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Protection against chlamydia through effective vaccine
A vaccine against one of the most common sexually transmitted infections could be available within the next ten years after a clinical trial has now shown promising results.
The latest study by Imperial College London found that a new chlamydial vaccine could effectively protect against the disease in the future. The results of the study were published in the English language journal "The Lancet Infectious Diseases".
There are 131 million chlamydia cases worldwide each year
Chlamydia is a major global health problem. There are 131 million cases of the disease annually worldwide. However, since three out of four people affected by the disease have no symptoms, the true number of diseases is likely to be massively underestimated. The infection is particularly common in young women and adolescents and can lead to pelvic inflammatory diseases, which in turn cause infertility and chronic pelvic pain.
Two formulations of the vaccine were tested
For the study, two different formulations of the vaccine were tested on 35 healthy volunteers. 15 women received a version of the vaccine with additional liposomes. 15 other women received an aluminum hydroxide vaccine. Five of the women received sham or placebo treatment. Both formulations of the vaccine elicited an immune response, but the vaccine with added liposomes performed better and produced more antibodies. The presence of an immune response does not necessarily mean that the vaccine will reliably prevent the disease. Further studies are now required, the researchers report.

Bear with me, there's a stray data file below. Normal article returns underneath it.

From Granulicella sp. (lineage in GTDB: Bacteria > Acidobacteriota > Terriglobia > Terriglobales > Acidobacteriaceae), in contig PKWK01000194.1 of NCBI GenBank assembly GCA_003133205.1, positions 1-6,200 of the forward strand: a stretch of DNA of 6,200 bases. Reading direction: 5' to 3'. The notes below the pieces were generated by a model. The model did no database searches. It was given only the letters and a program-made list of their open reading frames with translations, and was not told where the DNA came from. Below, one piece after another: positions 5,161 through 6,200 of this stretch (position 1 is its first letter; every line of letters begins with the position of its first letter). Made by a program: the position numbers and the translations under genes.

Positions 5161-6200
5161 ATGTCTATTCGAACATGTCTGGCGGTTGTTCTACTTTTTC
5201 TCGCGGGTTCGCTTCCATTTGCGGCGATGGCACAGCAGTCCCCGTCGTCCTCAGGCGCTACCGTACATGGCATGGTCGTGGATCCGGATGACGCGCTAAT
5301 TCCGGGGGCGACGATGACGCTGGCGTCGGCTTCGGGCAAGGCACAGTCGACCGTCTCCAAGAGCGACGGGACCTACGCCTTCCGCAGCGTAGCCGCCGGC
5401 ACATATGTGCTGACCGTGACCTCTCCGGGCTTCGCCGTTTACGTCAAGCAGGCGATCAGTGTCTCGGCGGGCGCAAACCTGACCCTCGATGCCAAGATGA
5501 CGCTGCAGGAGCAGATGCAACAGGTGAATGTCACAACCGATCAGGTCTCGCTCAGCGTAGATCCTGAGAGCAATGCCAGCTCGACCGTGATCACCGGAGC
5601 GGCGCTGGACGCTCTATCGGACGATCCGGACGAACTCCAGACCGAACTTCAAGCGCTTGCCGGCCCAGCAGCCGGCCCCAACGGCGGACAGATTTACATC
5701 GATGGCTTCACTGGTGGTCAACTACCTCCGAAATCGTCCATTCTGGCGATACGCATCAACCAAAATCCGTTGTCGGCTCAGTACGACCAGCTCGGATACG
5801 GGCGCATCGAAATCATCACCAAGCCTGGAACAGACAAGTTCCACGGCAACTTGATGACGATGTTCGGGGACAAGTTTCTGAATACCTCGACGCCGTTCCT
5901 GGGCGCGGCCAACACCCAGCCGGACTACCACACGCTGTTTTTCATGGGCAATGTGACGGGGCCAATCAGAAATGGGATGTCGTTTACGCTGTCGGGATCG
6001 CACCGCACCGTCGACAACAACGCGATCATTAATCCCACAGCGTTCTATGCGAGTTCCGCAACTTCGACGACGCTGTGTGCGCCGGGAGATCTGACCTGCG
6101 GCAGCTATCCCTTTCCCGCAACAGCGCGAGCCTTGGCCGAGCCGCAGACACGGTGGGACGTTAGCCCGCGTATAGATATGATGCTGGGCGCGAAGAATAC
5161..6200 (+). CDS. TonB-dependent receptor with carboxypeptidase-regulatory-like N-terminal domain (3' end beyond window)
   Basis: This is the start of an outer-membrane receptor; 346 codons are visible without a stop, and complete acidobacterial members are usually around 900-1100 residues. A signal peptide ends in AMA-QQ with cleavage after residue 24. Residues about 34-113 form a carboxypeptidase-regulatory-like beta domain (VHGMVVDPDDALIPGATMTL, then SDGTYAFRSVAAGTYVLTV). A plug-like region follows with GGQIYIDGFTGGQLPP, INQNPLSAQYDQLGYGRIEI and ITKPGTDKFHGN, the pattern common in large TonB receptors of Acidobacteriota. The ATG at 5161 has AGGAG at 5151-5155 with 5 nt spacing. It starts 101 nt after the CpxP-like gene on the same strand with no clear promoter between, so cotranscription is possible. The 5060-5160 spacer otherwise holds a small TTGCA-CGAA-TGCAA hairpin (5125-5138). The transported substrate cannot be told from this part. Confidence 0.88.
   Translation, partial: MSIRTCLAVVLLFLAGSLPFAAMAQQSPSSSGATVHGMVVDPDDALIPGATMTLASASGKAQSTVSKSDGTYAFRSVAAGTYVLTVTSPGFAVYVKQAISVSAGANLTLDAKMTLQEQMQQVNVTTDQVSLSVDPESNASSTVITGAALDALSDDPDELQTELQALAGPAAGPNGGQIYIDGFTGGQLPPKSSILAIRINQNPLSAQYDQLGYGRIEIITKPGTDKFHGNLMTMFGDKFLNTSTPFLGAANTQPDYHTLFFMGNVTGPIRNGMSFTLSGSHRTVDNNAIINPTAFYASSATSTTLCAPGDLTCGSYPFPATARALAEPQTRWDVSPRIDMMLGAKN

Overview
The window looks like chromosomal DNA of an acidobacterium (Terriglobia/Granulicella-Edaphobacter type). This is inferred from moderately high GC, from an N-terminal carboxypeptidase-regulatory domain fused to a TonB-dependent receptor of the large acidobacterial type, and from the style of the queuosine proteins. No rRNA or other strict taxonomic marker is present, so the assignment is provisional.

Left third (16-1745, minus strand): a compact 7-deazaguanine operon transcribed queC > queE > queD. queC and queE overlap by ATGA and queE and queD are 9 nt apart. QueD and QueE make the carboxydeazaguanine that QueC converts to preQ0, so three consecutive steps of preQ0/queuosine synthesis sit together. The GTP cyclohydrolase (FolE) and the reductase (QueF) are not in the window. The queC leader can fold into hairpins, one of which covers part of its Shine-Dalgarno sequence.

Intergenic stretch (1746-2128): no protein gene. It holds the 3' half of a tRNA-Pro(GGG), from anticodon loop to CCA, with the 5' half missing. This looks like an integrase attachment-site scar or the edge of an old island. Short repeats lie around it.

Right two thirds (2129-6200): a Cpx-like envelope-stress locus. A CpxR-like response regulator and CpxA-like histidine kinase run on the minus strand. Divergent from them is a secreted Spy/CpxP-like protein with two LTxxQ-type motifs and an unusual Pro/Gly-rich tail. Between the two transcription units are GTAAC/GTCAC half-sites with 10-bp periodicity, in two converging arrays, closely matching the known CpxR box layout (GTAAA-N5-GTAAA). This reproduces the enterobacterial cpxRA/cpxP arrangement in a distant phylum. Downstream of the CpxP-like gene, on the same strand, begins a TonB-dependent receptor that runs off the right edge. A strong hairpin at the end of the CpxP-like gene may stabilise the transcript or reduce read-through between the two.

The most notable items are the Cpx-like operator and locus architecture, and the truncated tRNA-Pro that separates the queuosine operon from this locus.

Vaccine available in five years?
Antibody studies in mice have shown that the antibodies in the vagina are the first line of defense against chlamydial infections, suggesting that they are key to the effectiveness of the new vaccine. If the vaccine gets positive results in the next test phase, it could be available in just five years, explains the study team. If a vaccine works, it should completely prevent infection and ensure immunity for a longer period of time. Ideally, the vaccine should be administered at the same time as the human papillomavirus vaccine in teenage girls, the researchers advise. In the end, however, the vaccine should also be given to boys. Delivery to both sexes could greatly reduce the amount of chlamydia circulating. (as)
Author and source information
This text corresponds to the specifications of the medical literature, medical guidelines and current studies and has been checked by medical doctors.
- Taylor B Poston, Toni Darville: First genital chlamydia vaccine enters in-human clinical trial, in The Lancet Infectious Diseases (query: 15.08.2019), The Lancet Infectious Diseases